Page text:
Trevor Kennedy’s business career was often a wild ride, encompassing the buccaneering days of Kerry Packer’s Australian Consolidated Press empire at its height.
But the businessman, who died this week at the age of 79, is also being remembered as a spectacularly generous donor to the National Museum of Australia, and being the co-creator – with his wife, Christina – of Horse Island, a superb house and garden at Bodalla, on the NSW South Coast.
Described by National Museum of Australia director Matt Trinca as an “Aladdin’s Cave” of treasures, the Kennedy Collection vividly illustrates a life filled with curiosity, adventure and a passion for Australia and its stories.
Mr Kennedy was born in Western Australia, into a small business family. Educated in Perth, his journalism career began at The Albany Advertiser before he joined the Australian Financial Review.
At 28, he co-founded The National Times, focusing on robust investigative journalism.
His career progressed rapidly at Australian Consolidated Press, where he worked closely with both Sir Frank Packer and his son, Kerry, in a media empire famed for its ruthless competitiveness and often quixotic management.
Under Mr Kennedy’s leadership, the august, but slightly cobwebbed, The Bulletin magazine was transformed.
Moving in increasingly powerful circles, Mr Kennedy would also serve on the boards of Qantas, Downer EDI and the former AWA Ltd. He was a valued mentor and early investor with an expansive network of national and international contacts.
When Kerry Packer and Canadian media mogul Conrad Black bought Fairfax Media in 1991, Mr Kennedy was widely tipped to be the company’s managing director.
But Packer was forced to exit the deal after increasingly hostile public scrutiny and a backlash led by former Prime Ministers Gough Whitlam and Malcolm Fraser.
While he conceded that Mr Packer was a difficult man to work for at best, Mr Kennedy always said he had no regrets about his experiences.
Less memorable was his involvement in the murky dealings surrounding the Offset Alpine Printing company, alongside a cast of high-profile figures ranging from disgraced stockbroker Rene Rivkin to colourful Labor powerbroker Graham Richardson, and even Ray Martin.
Police and the Australian Securities and Investments Commission spent a decade investigating allegations of insurance fraud after a Christmas Eve fire destroyed the premises – the company’s only asset – in 1993, but the regulatory probe was eventually dropped in 2010.
A widely reported investigation into Mr Kennedy’s tax affairs also resulted in no charges being laid.
An early investment in Ozemail was far more lucrative. Both Mr Kennedy and longtime ally Malcolm Turnbull, then an investment banker, profited handsomely when the company was sold for $520 million in 1999.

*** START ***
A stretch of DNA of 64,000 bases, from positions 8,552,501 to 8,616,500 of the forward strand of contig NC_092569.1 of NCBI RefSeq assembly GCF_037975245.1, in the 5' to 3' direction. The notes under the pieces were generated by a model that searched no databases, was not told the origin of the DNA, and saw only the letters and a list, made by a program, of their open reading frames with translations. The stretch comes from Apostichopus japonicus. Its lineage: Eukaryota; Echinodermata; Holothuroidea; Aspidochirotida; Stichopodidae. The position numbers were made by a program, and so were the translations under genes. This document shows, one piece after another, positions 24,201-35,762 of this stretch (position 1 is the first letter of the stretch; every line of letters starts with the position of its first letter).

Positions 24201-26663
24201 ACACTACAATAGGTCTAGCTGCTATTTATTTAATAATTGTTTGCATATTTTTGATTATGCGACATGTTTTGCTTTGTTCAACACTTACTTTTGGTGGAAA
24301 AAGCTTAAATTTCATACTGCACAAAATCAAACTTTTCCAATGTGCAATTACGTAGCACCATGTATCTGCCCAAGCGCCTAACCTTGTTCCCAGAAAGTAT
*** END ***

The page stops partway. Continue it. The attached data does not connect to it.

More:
Hard-nosed business observers were apt to misconstrue the Kennedy family’s involvement with Horse Island at Bodalla as a rich man’s folly. In fact, Christina Kennedy is descended from the pioneering Mort family, with roots in the district that run generations deep.
Both were deeply committed to the community.
The house and garden the Kennedys built on 200-acre Horse Island, at the mouth of Tuross River, are both striking and stylish with views across Tuross Lake and back towards Deua National Park.
Stands of huge old indigenous trees and mangroves shelter Ms Kennedy’s formal garden of Australian plants, executed with impeccable good taste and a gardener’s deep knowledge.
The garden’s significance was recognised by a monograph in 2016.
However, not all native species stayed put. A flock of emus imported from Western Australia to remind Mr Kennedy of his youth promptly took to swimming across Tuross Lake to the mainland. The resulting breeding population now ranges from Bodalla to Potato Point, and are believed to number more than 100.
The main house at Horse Island was designed with colonial and classical influences in mind, and housed a treasure trove of Australiana, collected by Mr Kennedy since his youth.
This formed the Kennedy Collection, donated to the National Museum of Australia early in 2021. The 5000-piece collection came with an $8 million price tag and a $7 million donation that ensured it would be kept together in one place.
Around 500 items were selected for exhibition in their first public viewing in April 2021, ranging from the highly significant Oatley clock and Watling’s miniature of the principal surgeon on the First Fleet, to humble and familiar Derbyshire and Wembley Ware.
Also included in the exhibition was the bantamweight world championship belt awarded to Lionel Rose when he defeated Japan’s Fighting Harada in 1968.
Exhibition curator Sophie Jensen said it had been a dream to work with someone as passionate, energetic and knowledgeable as Mr Kennedy. In recognition of the gift, which formed the museum’s largest and most significant acquisition, the forecourt bush garden has been named in the Kennedys honour.
Mr Kennedy is survived by his wife, Christina, and sons Daniel and Joseph.